Readings for the Fifth Sunday of Lent: EZ 37: 12-14; PS 130: 1-8; ROM 8:8-11; JN 11: 1-45
Last week, the great spiritual teacher and social justice advocate, Marianne Williamson came through Berea like a Pentecost whirlwind. The message she brought connects intimately with today’s Liturgy of the Word that centralizes the political realities of resurrection from the dead in hopeless circumstances like those we’re currently experiencing in the United States.
Marianne Williamson had been invited to Berea College by my wife, Peggy, who heads the Women and Gender Studies program there. It was a real coup. Peggy worked for months trying to make it happen. In the realm of spiritual leadership, she (Marianne and my wife too) is a rock star.
Ms. Williamson not only presented an inspiring hour and a half convocation lecture with Q&A, she did the same thing for an hour at Peggy’s “Peanut Butter & Gender” luncheon series at noon. Afterwards, Peggy and I along with Berea’s president and seven of the college’s feminist leaders shared supper with Marianne at Berea’s famous Boone Tavern. To top it all off, Peggy and I drove Marianne and her secretary back to Cincinnati – a two-hour trip that was filled with wonderful conversation about (as my blog site puts it, “Things that Matter”). The whole experience was for me unforgettable.
Here are a few nuggets of Marianne’s wisdom:
- In the Trump phenomenon, we’ve witnessed a kind of Stockholm Syndrome that has poor and middle class people identifying with and seeming to love their captors and oppressors.
- Our country and the world are in unprecedented crisis. Our Titanic is headed towards huge icebergs represented by nuclear weapons, climate change, and chemical poisoning.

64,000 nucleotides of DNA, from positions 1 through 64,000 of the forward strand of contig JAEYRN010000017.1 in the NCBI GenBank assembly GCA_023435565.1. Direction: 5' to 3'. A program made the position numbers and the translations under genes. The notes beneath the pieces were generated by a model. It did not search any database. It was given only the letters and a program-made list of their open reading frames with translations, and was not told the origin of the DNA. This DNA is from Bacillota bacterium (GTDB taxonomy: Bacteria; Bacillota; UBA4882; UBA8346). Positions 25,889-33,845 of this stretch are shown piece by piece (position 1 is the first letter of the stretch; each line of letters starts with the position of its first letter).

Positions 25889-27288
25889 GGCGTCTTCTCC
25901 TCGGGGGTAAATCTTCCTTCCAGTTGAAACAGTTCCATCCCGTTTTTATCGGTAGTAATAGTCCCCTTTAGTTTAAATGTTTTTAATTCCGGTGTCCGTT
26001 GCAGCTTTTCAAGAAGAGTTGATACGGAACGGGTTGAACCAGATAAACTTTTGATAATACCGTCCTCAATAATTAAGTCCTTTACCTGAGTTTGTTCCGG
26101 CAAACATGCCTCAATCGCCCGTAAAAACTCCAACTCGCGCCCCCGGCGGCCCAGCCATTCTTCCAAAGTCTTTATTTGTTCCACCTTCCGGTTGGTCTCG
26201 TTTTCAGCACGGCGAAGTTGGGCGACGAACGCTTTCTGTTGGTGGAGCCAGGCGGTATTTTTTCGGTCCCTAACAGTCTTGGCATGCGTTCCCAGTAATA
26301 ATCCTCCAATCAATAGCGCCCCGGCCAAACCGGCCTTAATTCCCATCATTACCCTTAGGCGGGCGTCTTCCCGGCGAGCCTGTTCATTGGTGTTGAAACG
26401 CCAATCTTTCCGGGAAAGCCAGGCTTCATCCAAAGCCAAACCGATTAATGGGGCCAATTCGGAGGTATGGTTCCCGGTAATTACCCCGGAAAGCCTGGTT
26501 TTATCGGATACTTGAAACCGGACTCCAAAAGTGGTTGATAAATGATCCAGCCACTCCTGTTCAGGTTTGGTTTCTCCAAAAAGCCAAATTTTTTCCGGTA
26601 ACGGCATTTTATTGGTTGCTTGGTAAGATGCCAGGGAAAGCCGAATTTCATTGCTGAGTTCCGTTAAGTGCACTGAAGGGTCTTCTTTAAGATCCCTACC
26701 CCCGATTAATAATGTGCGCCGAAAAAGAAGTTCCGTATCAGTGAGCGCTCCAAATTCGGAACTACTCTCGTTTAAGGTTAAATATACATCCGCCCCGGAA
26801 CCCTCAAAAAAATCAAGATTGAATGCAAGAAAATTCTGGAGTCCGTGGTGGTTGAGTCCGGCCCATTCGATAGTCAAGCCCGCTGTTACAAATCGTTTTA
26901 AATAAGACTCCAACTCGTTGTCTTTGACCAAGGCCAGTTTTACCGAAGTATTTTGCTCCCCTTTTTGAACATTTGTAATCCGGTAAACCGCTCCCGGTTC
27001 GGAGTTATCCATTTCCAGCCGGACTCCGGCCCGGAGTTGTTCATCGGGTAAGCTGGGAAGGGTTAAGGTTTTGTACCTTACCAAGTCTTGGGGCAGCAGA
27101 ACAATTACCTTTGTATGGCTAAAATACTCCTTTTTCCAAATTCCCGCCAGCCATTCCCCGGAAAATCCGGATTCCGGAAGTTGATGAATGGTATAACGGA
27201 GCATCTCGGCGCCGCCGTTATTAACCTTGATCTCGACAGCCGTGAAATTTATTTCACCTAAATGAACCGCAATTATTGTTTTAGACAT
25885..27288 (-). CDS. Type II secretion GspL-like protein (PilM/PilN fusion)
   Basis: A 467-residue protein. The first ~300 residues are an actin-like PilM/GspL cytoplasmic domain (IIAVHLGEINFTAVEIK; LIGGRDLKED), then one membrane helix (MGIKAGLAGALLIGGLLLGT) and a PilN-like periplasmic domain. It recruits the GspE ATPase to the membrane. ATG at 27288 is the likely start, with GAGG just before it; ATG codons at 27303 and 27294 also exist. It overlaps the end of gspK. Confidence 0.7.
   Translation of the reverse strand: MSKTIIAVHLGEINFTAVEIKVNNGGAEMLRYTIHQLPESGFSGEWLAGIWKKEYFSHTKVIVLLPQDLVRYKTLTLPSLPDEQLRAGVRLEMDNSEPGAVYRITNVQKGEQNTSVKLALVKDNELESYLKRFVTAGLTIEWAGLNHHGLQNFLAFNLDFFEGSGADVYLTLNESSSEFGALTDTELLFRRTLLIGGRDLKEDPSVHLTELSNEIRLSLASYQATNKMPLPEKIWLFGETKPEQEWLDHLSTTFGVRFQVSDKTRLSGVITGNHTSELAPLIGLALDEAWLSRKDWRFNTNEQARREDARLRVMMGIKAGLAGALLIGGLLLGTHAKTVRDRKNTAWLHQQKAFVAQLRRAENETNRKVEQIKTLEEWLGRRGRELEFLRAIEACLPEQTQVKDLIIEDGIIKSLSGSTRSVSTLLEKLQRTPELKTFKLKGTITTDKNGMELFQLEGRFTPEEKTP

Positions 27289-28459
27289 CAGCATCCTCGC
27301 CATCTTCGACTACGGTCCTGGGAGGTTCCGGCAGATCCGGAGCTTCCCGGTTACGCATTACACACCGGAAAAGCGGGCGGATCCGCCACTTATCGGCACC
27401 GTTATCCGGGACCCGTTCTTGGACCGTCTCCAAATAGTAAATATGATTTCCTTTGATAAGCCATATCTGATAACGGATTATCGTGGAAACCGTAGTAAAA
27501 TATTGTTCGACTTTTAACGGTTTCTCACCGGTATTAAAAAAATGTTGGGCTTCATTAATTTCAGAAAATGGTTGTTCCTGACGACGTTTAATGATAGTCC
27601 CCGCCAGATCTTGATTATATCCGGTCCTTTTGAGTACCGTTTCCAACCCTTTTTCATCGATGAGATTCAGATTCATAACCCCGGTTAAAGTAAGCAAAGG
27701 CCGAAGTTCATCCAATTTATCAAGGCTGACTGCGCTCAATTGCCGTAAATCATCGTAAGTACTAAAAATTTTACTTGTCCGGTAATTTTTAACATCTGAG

- In such context, citizens, not politicians, are captains of our ship. There is nothing more important than our seizing control before it’s too late. Working to do so should fill our waking hours.
- Young people, no doubt, have much to offer in helping our ship to reverse course. However, as community elders, others of us are Keepers of the Story. We remember the invaluable lessons of Malcolm, MLK, Dorothy Day, JFK, Bobby Kennedy, Gandhi, and Eleanor Roosevelt. We experienced the resistance of the Civil Rights Movement and opposition to the Vietnam War. We must share that experience and the understanding it generated.
- If in doing so, you find everyone agreeing with you, you’re probably not speaking the truth.
- On the other hand, when you hear the truth spoken (even if others are rolling their eyes), it’s incumbent on you to say, “Actually I agree with her,” if that’s the case. Studies show that speaking up like that encourages others to overcome inhibitions in advancing the conversation and speaking more truthfully.
- In its attempts to speak truth, the left is making a huge mistake by not owning the power of faith. It was no accident that abolitionists and women suffragists were Quakers. It’s no accident that Martin Luther King was a Baptist preacher or that Mohandas Gandhi was a Hindu prophet.
- Imitate those people of faith. It’s no use waiting for the others to “come around.” The majority didn’t support abolition of slavery, women getting the vote, the Civil Rights Movement, gay marriage – or the American Revolution, for that matter. Such changes were effected by relatively small groups of highly committed idealists.
- In fact, people are hungering for spiritual nourishment; and if they’re not offered authentic spirituality, they’ll accept its ersatz version.
- That’s a reality that the political right has exploited. It has substituted a Prosperity Gospel that worships capitalism and money for authentic spirituality’s advocacy of social justice.
- In the Christian context, the ersatz version has figuratively killed Jesus, who needs once again to be raised from the dead.
It’s that last point that especially connects with today’s liturgical readings – and with our current seemingly hopeless political reality. There to begin with, Ezekiel coins the concept of “raising from the dead” to refer to Israel’s impending liberation from its own despair during its Babylonian Captivity. Ezekiel’s metaphor reappears in today’s gospel reading where John the evangelist presents his familiar parable about Jesus raising Lazarus from the grave where Jesus’ friend lay moldering for more than three days.